Krista Pauda, C.P.A.
One of the many challenges of operating a not-for-profit organization during the coronavirus (COVID-19) pandemic is that just when you desperately need financial support, many donors are unable to help. Widespread unemployment, stock market volatility and general uncertainty make even dependable donors reluctant to part with their money.
Then there’s the fact that donors are receiving a staggering number of charitable solicitations right now. If your nonprofit doesn’t directly serve constituencies harmed by COVID-19, your appeals are likely to go to the bottom of donors’ piles. Here are some ideas for keeping your organization’s needs top of mind.
Avoid mass appeals
Now is generally not the time to make mass appeals for donations. If you do contact your entire mailing list, use the opportunity to express concern for your supporters’ well-being and to update them on how your organization is faring under the circumstances. Also let donors know that charitable donations made in 2020 are deductible up to $300, even if donors don’t itemize.
To keep supporters engaged, stay on top of your social media accounts. Use Twitter, Facebook and other platforms to announce program suspensions and reopening dates and to share success stories — either recent or, if your nonprofit is temporarily closed, from the past.
Reach out to significant donors in person. Obviously, face-to-face meetings are out of the question, so give major supporters a phone call or arrange for a videoconference. Be sensitive to donors’ financial challenges and prepare to be flexible. If donors express the desire to help but can’t commit to an amount right now, suggest they might want to make a multi-year gift or include your nonprofit in their estate plans.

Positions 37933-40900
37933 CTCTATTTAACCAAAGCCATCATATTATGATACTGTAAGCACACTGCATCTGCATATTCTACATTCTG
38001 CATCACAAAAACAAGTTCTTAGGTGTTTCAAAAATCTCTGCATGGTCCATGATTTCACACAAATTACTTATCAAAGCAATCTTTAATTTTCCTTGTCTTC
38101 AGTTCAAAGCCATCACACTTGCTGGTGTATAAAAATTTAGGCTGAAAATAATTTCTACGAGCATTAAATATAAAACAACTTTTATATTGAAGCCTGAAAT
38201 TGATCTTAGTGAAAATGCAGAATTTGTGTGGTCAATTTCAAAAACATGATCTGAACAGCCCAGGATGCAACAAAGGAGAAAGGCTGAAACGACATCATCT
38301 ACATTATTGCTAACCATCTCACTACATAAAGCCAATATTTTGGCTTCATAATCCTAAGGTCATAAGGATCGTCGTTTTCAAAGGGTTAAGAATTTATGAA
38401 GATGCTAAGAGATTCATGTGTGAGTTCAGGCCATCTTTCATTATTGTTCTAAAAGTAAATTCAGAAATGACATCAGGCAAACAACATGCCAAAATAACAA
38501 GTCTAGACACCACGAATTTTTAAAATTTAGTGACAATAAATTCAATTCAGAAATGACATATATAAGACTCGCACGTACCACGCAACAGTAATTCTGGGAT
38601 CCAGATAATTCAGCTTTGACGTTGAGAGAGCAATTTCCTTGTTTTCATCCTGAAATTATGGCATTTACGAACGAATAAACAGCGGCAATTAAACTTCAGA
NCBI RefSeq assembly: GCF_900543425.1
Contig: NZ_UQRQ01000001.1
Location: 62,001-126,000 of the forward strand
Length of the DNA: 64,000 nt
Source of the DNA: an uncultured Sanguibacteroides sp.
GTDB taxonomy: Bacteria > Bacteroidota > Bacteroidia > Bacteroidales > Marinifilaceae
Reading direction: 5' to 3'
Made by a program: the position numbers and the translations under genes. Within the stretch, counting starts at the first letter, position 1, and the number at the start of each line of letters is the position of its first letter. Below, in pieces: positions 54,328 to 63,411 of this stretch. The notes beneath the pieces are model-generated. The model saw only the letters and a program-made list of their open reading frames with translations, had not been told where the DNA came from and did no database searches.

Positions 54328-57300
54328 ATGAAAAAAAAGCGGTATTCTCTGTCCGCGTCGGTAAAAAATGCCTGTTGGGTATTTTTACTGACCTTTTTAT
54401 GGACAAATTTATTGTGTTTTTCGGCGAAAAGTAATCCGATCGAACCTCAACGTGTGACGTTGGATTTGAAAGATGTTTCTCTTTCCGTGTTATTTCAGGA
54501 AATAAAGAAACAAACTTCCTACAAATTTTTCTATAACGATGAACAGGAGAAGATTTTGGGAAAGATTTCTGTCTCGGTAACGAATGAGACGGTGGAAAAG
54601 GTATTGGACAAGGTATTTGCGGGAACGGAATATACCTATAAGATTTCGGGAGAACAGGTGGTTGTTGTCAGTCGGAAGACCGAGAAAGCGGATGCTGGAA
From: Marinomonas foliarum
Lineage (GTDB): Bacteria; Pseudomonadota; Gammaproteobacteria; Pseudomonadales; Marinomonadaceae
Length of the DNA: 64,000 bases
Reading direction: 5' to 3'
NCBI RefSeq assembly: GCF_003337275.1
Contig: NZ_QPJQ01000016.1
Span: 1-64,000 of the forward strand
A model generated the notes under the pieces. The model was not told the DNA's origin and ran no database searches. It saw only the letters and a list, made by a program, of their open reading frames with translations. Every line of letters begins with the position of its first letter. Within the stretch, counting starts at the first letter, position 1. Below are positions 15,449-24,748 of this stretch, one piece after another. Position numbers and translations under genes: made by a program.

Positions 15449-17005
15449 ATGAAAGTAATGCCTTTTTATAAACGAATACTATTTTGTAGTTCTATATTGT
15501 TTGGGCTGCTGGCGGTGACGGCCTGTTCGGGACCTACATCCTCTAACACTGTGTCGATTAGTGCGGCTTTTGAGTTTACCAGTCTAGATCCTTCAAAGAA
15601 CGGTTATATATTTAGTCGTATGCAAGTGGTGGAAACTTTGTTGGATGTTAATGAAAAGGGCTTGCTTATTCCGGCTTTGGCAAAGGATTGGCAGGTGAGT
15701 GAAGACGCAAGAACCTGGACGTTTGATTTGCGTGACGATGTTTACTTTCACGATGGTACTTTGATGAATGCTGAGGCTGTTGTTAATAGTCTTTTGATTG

Donors might also be able to provide your group with professional services — such as PR expertise or legal advice — or be willing to contribute an item to an online fundraising auction. It’s a great time to learn more about major donors and ask them how they want to help, now and in the future. You may be surprised by their answers.
Chances are these supporters are well established in the community and have friends and colleagues they can introduce to your nonprofit. If these well-connected donors aren’t already on your board, invite them to become members — or ask them to chair a future event.
Resist the temptation Although you may be tempted to throw yourself on the mercy of donors, desperate appeals may not be wise right now. Donors generally want to invest in fiscally sound nonprofits that will be around for the long haul. So long as your nonprofit has adequate operating reserves and a contingency plan, you should be able to weather the current storm. Contact us if you need help getting over any hurdles in the meantime.